9.28.15 Apply now for the new Jeffco DAC — or miss out

urgentAs we mentioned in our last post, the Jeffco Schools Strategic Planning Advisory Council (SPAC) is splitting into two groups. The new District Accountability Committee (DAC) will focus on the accountability side of things, and the new SPAC will focus solely on strategic planning.

You may also remember Witt, Newkirk, and Williams want to start fresh, and told district staff to solicit applications for review on Oct. 1.

That’s Thursday.  THIS Thursday.

The district posted application information and other important details today, and we hope you will apply.

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Here’s the catch: you need to apply ASAP because the Jeffco School Board will be reviewing applications at this Thursday’s meeting. Witt was extremely cagey about the application process at last week’s meeting, refusing to provide a specific date by which application should be received and generally rushing the process without any details.

Witt said they’d review the applications they receive at the Oct. 1 meeting, but people could still submit applications. We’re not sure how that process will work, but we suspect that they gave advance notice to individuals they want on the new DAC so they’ll have those applications on Thursday.

It would be very easy for Witt, Newkirk and Williams to look through the applications they’ve received, declare that they have more than enough qualified candidates, and appoint DAC members on Thursday. They’ve said the official vote for members will be at the Oct. 15 meeting, but that doesn’t mean they’ll actually consider any new applications after Oct. 1–unless one of their people procrastinates past the Oct 1 deadline. We wouldn’t count on that.

If you’re a Jeffco Schools parent, administrator, teacher, or a member of Jeffco’s business community, we encourage you to apply. We especially urge you to apply if you happen to chair or be a member of your child’s school accountability committee.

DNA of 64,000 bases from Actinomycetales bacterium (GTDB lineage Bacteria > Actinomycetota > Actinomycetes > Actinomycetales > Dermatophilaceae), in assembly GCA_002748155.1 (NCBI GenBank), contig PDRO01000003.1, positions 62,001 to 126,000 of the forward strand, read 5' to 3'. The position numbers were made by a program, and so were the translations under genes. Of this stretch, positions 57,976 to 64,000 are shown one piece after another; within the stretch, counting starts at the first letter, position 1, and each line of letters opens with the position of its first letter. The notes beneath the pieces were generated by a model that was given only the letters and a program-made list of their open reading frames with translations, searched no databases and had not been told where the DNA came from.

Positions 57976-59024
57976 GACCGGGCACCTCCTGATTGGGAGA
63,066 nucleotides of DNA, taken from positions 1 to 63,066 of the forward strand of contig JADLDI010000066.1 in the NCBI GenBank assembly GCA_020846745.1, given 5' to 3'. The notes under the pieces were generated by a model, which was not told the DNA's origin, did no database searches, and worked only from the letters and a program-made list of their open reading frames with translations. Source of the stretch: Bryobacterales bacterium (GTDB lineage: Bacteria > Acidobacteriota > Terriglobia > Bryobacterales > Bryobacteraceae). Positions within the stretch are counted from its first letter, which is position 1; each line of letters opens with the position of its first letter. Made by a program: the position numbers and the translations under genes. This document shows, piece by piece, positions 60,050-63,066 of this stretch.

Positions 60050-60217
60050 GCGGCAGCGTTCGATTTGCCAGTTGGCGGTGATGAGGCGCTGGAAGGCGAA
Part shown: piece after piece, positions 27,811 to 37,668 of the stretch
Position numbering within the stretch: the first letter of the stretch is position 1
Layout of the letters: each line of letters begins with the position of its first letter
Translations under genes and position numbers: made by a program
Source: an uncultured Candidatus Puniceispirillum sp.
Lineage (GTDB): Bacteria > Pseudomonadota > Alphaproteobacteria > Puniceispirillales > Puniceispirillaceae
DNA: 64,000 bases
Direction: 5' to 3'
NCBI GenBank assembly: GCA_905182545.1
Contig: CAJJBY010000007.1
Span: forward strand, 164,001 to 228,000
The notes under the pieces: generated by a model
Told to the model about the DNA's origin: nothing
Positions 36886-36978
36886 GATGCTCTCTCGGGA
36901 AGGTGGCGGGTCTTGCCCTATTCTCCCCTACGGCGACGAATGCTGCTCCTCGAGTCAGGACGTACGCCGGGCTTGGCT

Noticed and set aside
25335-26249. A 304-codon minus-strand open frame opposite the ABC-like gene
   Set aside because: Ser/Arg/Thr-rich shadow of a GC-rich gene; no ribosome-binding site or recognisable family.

The application form is here: https://docs.google.com/forms/d/1y3teI4hpNSTulVH1_S3_o2EyKn8wGi8J964P1ab7Xyo/viewform?c=0&w=1

Don’t delay! Witt won’t wait.

Keep fighting, JeffCo!


 

 

 

9.26.15 WNW illustrate why they’re being recalled

Chances are you’ve already seen the videos from the Sept. 24 board meeting. Colorado Pols said it best: Ken Witt Presents: How to Make the Case for Your Own Recall.

It was that bad. The whole meeting was bad. The three items we highlighted in the last post about this meeting? All three of them proved our suspicions. If you’re short on time, here’s the summary version:

  1. Witt, Newkirk and Williams are going for the nuclear option on the new District Accountability Committee (DAC), which was formerly SPAC – the Strategic Planning Advisory Council. They want to wipe it out and start over.
  2. Witt, Newkirk and Williams approved a K-6 school instead of the district-recommended K-8 at the Candelas site and then patted themselves on the back.
  3. A proposed budget increase for Jeffco security was pushed off for another month, and although WNW seemed to suggest they might vote for it, we also saw hints that another surprise is just waiting in the wings.

Now, the details.

Proposed DAC bylaws

The first agenda item was a second review of the proposed new DAC bylaws. The usual process is to review the bylaws, ask a few questions, make any additional revisions, and vote. That didn’t happen.

Instead, Newkirk revived his nuclear option and offered a lengthy motion detailing the membership of the new DAC. Surprise! He didn’t bother to share it with the full board until around 1 pm that afternoon. Somehow, both Witt and Williams had plenty of time to sit down and read it thoroughly. Dahlkemper and Fellman, meanwhile, had no idea that they should even expect anything new to be added with a board meeting only a few hours away. They told Newkirk they were not ready to vote on an item they had just received that afternoon, and had not had time to review it on account of things like work obligations.